Midge Ure is one of those pop figures who joins a bunch of dots, perhaps to a greater degree than his observed talent might suggest. From this boy band to New Pop to the charity records boom, via a tangential role (and almost much more than that, if he’s to be believed) in the Pistols story – he’s been around. That’s all to come: here and now he’s in Slik, chasing the last of the rollerbux with this preposterous and almost fantastic record. While some mid-70s boybeat looks forward to Westlife sluggishness, the flagrant gothy grandiosity of “Forever And Ever” nudges at more enjoyable futures: the Max Martin Backstreet Boys at their most epic, maybe? At the very least Ure himself remembered how effective a wash of sound and a muffled drumbeat could be in setting a mood.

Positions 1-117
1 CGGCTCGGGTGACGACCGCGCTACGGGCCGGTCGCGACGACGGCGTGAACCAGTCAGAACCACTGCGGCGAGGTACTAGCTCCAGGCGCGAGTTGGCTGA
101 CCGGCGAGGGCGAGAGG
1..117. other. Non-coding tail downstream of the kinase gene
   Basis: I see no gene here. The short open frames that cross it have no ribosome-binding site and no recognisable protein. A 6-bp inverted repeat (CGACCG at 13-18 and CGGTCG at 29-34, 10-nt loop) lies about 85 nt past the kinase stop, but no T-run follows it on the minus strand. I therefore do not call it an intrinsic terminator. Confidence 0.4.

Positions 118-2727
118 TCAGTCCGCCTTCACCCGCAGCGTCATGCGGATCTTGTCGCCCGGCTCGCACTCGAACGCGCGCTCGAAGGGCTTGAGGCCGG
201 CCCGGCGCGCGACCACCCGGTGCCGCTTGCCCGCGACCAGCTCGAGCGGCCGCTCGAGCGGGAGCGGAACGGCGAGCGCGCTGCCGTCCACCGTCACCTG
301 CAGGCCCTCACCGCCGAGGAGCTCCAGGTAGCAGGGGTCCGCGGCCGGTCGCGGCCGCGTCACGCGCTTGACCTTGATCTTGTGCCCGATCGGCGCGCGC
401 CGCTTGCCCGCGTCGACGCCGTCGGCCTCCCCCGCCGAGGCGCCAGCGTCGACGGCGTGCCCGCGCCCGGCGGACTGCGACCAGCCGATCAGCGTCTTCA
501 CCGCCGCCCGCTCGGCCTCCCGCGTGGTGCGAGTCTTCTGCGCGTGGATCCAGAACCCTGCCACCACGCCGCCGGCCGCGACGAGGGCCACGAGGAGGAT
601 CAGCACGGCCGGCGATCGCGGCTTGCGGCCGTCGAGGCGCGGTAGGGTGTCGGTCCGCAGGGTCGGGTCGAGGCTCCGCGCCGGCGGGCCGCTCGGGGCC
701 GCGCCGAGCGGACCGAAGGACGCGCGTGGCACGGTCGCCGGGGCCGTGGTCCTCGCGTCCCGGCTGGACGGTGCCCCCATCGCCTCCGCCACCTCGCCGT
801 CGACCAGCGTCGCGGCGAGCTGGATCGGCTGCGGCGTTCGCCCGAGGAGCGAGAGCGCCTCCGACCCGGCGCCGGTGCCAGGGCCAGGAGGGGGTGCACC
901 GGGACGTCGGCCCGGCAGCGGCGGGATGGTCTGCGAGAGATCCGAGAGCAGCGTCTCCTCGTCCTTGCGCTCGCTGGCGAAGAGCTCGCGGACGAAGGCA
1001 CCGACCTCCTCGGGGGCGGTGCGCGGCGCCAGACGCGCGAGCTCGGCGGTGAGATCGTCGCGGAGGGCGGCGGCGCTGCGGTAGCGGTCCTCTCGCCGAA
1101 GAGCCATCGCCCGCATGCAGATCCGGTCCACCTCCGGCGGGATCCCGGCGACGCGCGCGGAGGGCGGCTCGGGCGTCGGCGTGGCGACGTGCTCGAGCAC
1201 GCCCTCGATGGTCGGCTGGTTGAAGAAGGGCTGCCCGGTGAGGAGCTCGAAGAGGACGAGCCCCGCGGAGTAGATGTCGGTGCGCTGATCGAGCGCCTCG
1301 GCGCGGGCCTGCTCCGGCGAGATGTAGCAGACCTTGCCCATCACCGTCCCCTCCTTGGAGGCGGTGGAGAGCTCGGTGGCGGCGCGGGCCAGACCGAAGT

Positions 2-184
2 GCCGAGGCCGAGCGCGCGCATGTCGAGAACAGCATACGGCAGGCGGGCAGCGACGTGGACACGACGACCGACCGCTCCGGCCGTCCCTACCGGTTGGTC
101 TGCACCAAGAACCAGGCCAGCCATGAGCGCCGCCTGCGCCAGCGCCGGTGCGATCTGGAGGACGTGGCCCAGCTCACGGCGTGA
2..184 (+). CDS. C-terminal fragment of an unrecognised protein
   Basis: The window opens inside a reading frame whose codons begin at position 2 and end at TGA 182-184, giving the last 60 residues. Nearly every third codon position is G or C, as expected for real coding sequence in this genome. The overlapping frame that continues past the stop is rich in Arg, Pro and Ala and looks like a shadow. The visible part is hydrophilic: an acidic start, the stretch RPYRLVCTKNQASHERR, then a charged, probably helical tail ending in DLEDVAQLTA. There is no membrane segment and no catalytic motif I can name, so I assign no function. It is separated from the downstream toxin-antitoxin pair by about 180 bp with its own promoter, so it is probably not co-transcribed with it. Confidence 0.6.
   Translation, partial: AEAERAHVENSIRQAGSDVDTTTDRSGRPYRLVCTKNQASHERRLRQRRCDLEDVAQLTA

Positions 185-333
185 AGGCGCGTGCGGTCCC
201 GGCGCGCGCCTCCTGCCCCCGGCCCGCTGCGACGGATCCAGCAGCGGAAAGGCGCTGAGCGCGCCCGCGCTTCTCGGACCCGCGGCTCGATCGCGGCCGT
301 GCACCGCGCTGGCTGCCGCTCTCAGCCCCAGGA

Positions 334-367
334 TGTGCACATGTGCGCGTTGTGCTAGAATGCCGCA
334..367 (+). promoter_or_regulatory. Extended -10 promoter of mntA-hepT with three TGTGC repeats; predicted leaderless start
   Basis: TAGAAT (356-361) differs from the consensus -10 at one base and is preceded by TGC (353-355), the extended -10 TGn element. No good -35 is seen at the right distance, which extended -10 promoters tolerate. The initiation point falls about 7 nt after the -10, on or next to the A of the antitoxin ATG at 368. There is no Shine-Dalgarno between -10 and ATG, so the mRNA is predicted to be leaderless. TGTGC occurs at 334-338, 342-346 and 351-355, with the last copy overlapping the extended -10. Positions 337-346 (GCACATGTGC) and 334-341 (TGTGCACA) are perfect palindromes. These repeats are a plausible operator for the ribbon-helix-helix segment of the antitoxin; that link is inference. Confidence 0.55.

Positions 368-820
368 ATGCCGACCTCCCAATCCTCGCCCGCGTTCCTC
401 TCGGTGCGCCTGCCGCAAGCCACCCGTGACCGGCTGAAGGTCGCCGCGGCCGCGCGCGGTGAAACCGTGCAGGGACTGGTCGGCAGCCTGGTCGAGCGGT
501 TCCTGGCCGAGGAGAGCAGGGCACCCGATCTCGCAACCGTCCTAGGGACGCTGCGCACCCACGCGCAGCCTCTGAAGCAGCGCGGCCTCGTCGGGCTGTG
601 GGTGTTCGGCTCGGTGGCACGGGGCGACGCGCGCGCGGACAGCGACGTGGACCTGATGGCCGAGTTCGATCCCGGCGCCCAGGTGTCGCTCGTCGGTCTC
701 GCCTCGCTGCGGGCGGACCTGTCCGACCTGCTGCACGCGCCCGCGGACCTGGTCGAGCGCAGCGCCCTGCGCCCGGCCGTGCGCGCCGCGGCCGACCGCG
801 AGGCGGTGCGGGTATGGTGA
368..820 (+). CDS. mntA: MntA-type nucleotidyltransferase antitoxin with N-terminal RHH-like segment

That’s the story in the verses: the jump from there to the scarves-above-yer-heads pop on the chorus is a connection as odd as Midge ever made, and rousing though it is in a by-the-book way, you can’t help but feel a little bit deflated. I’m not sure pop technology had advanced enough to give “Forever And Ever” the monstrous refrain its intro demands, but this chummy compromise is a shift too far. Even so, there’s plenty to enjoy here and as cynical bandwagon-chasers go this is one of the classics. I particularly like the bogus outrage in Ure’s delivery when he asks how his girl could possibly have doubted his sincerity. You half expect Slik to come back in yelling “SUCKER!” a half-second after the song ends.